In verse 15 of Isaiah 52, we’re told that the suffering servant “will sprinkle many nations.” What’s interesting is that this word “sprinkle” is the same one we find in Leviticus 16:14 which speaks of sacrificial blood being “sprinkled” on the mercy seat. In other words, Isaiah is saying that the coming Messiah will be for his people both priest and victim. But this coming sacrifice won’t be for Israel alone, since we’re told that his blood will sprinkle many nations. Join us as the hosts continue their exploration of Isaiah’s prophecy of The Suffering Servant.
“You get to Jesus’ temptation in Matthew 3 and he’s recapitulating Israel. There, the 40 days and 40 nights, recapitulating Israel’s 40 years of wandering and Israel was wandering, never entering the Promised Land because they demanded the food they craved. Well here, the true Israel, faithful Israel is saying men shall not live by bread alone but by every word that comes from the mouth of God. I mean it’s such an amazing point that is clear in Isaiah. The servant is Yahweh.”Michael Horton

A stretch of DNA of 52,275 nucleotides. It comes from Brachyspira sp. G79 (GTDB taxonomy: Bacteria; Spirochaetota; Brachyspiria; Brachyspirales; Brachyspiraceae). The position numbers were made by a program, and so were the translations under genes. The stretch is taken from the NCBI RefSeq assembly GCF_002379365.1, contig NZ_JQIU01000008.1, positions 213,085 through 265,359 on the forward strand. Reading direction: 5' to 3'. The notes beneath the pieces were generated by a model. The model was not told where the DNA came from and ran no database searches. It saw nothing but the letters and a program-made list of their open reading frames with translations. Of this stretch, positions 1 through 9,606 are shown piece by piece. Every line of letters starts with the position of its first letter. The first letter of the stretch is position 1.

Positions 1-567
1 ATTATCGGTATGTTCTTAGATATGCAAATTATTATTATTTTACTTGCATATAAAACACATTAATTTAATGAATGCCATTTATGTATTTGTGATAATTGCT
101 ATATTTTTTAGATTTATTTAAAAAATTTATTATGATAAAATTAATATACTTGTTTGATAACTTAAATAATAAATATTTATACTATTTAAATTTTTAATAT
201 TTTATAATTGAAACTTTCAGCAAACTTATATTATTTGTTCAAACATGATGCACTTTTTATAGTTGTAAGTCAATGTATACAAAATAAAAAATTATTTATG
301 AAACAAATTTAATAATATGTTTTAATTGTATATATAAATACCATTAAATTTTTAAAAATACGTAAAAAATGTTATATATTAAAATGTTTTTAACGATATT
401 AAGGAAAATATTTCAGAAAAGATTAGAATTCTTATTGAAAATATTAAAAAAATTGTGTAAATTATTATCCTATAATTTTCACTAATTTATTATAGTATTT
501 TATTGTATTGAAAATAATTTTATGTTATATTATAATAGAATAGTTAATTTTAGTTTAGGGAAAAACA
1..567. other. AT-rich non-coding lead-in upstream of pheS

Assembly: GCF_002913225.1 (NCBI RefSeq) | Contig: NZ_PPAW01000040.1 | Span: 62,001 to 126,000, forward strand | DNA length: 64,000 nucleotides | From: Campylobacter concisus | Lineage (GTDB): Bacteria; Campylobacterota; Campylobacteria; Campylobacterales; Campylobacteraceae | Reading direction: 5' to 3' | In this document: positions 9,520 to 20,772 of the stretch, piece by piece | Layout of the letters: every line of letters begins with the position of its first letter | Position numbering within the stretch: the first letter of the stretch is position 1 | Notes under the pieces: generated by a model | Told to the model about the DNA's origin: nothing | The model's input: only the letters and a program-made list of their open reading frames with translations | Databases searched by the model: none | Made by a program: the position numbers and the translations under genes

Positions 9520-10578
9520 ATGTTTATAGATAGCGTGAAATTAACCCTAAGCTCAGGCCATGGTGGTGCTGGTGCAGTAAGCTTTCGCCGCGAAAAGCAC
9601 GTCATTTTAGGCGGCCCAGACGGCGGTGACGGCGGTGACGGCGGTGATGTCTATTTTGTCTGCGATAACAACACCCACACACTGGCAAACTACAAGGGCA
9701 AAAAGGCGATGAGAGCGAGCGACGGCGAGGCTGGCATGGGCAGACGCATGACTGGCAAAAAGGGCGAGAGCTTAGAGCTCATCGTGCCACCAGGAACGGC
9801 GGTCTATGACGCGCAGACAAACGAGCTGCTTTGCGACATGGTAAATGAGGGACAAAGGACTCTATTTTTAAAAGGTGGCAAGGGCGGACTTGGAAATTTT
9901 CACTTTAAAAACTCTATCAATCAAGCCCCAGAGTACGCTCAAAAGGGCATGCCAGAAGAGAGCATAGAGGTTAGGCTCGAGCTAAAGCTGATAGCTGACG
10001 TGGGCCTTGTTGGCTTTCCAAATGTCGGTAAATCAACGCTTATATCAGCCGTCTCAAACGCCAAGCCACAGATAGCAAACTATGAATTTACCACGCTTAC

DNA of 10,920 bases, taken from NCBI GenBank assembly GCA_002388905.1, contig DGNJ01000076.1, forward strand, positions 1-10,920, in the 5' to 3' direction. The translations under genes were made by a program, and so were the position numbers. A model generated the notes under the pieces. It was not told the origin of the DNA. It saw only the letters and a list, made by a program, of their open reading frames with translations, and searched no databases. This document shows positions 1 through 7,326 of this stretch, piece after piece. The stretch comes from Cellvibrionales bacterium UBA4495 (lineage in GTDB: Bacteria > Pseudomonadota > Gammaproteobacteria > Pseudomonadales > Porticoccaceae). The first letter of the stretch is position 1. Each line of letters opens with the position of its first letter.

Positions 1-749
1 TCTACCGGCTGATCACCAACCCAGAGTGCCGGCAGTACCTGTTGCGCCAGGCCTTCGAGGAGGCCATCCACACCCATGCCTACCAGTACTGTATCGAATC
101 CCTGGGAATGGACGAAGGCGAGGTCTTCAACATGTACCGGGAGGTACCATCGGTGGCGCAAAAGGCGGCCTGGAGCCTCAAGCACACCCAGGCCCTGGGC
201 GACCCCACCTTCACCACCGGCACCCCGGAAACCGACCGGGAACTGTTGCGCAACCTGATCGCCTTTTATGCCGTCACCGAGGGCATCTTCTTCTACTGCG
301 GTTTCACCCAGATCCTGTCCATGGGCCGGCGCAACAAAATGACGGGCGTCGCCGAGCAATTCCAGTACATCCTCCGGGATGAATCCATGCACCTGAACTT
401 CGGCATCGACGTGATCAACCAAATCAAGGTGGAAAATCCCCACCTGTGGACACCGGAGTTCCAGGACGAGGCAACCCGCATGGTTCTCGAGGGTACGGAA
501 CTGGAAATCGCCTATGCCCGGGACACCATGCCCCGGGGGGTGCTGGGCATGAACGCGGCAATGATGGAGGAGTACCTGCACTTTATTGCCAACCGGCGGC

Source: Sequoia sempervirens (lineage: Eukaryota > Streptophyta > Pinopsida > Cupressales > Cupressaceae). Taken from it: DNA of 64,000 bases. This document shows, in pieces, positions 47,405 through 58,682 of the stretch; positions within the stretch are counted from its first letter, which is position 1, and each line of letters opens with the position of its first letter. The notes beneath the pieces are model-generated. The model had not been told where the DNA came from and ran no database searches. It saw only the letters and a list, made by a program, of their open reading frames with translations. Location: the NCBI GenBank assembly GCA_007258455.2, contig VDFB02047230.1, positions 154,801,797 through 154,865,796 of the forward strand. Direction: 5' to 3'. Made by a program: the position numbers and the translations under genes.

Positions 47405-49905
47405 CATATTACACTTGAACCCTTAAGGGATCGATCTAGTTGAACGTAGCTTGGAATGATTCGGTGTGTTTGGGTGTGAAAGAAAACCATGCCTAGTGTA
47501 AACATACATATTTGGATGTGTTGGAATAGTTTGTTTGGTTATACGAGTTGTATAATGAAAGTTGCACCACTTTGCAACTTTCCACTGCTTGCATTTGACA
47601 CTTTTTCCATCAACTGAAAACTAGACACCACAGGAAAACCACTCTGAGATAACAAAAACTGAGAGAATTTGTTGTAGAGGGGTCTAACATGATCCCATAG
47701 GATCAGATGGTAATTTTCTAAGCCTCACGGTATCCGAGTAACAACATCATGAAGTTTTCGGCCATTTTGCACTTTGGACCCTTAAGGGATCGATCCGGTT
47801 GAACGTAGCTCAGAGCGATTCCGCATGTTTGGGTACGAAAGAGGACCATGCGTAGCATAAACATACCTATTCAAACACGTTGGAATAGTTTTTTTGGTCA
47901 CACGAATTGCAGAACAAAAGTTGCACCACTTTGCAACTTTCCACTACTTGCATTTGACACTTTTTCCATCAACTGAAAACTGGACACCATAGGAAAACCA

TERM TO LEARN
“Active Obedience of Christ”
Christ as Mediator entered the federal relation in which Adam stood in the state of integrity, in order to merit eternal life for the sinner. This constitutes the active obedience of Christ, consisting in all that Christ did to observe the law in its federal aspect, as the condition for obtaining eternal life…. Christ merits more for sinners than the forgiveness of sins. According to Gal. 4:4, 5 they are through Christ set free from the law as the condition of life, are adopted to be sons of God, and as sons are also heirs of eternal life, Gal. 4:7. All this is conditioned primarily on the active obedience of Christ. Through Christ the righteousness of faith is substituted for the righteousness of the law (Rom. 10:3, 4).
[I]f Christ suffered only the penalty imposed on man, those who shared in the fruits of His work would have been left exactly where Adam was before he fell… still confronted with the task of obtaining eternal life in the way of obedience.
(Adapted from Louis Berkhof, Systematic Theology, pp. 380–81)